Making A Racket

Weiner heads into his final year of tennis with postseason goals

Since the age of four senior William Weiner has been playing tennis. After 14 years of tennis he is headed into his final season of his tennis career.

“I am both excited and sad about my last season. I am excited because I can’t wait to make one final push at state tennis,” Weiner said. “I am also sad because I will never get to play with these friends again, nor will I ever play for Coach Thompson again. I will miss the relationships I have built with my coach and teammates.”

Along with missing relationships from tennis, Weiner will miss playing the game he has grown to love since a young age.

“Tennis is by far my favorite sport. When I was young, I was so small that I was at a severe disadvantage in sports. Tennis was the only sport where my size didn’t seem to matter. This is what drew me to tennis in the first place. Now that I am no longer quite so tiny, I love tennis because I love the strategy and mind games that tennis requires,” Weiner said.

Weiner also enjoys many other aspect of tennis, including using different tactics to defeat different competitors.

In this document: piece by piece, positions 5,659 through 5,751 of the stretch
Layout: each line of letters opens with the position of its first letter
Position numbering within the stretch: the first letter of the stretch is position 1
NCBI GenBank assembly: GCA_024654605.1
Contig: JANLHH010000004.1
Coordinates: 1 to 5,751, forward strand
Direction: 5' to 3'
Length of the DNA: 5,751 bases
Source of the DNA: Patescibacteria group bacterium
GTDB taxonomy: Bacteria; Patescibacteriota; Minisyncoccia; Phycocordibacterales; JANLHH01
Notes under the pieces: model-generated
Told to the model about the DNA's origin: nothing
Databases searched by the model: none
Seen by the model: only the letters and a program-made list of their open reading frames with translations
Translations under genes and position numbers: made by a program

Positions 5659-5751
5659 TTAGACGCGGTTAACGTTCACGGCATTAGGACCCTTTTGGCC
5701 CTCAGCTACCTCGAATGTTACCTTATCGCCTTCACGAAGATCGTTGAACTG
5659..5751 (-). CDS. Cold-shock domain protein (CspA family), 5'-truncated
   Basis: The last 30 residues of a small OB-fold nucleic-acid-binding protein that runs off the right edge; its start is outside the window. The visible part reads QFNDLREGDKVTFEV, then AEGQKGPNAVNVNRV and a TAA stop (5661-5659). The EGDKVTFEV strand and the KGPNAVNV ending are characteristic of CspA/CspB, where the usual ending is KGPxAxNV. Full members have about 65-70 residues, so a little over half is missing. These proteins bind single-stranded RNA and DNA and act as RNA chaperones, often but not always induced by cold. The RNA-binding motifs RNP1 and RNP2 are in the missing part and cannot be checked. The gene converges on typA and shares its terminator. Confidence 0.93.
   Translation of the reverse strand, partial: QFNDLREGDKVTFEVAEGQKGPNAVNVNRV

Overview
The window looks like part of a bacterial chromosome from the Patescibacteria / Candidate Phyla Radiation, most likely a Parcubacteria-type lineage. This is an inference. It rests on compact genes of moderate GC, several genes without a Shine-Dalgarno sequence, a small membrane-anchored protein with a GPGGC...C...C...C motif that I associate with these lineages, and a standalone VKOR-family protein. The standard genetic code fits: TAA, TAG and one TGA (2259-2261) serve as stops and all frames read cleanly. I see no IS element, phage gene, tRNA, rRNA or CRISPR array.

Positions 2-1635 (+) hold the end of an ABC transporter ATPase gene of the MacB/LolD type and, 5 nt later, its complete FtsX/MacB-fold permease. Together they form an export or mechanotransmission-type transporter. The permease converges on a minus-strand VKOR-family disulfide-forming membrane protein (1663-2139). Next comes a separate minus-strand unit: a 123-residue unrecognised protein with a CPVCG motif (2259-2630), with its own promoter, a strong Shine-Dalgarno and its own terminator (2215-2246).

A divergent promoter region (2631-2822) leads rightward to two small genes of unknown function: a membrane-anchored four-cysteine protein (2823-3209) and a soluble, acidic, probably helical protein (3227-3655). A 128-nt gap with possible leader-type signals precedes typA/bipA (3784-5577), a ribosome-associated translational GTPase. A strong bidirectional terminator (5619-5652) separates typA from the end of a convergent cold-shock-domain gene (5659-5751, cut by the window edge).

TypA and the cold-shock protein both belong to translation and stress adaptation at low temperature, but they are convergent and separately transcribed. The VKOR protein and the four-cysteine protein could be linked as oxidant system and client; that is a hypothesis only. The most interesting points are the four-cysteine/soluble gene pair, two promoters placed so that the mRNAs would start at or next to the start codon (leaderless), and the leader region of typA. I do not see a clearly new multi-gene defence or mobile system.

“My favorite part of tennis is the mental aspect. In most sports, the winner is simply whoever is bigger or has been playing longer. Tennis is different. The mental part of the game and the strategy work to level

the playing field,” Weiner said. “I love trying to outsmart my oppo- nents and frustrate them.”

Weiner plans on using his various strategies to make a racket to- wards his goals this season.

“My goal this year is to make the finals at state tennis. I was one set away last year, and it was so frustrating to see it slip away. My goal is for this to be the year where I finally play in the championship match,” Weiner said.

In making it to state every year of his high school career, Weiner has learned many lessons to help prepare each match of the season.

“The biggest lesson I’ve learned from tennis is how to keep my head. I’ve learned to not get furious with myself when I mess up,” Weiner said. “In junior high, I would start lecturing myself in the mid- dle of a match; as you can probably guess, this helped very little. I have learned to control my emotion and not let them dictate my actions.”

Despite having to learn hard lessons, Weiner has used everything he has learned to make him into the player he is today.

“It took my at least five years to become a decent player. In the beginning, I was one of the worst players in my grade,” Weiner said. “Over the next couple years, I spent every free moment I had at thecourts, and it finally paid off.”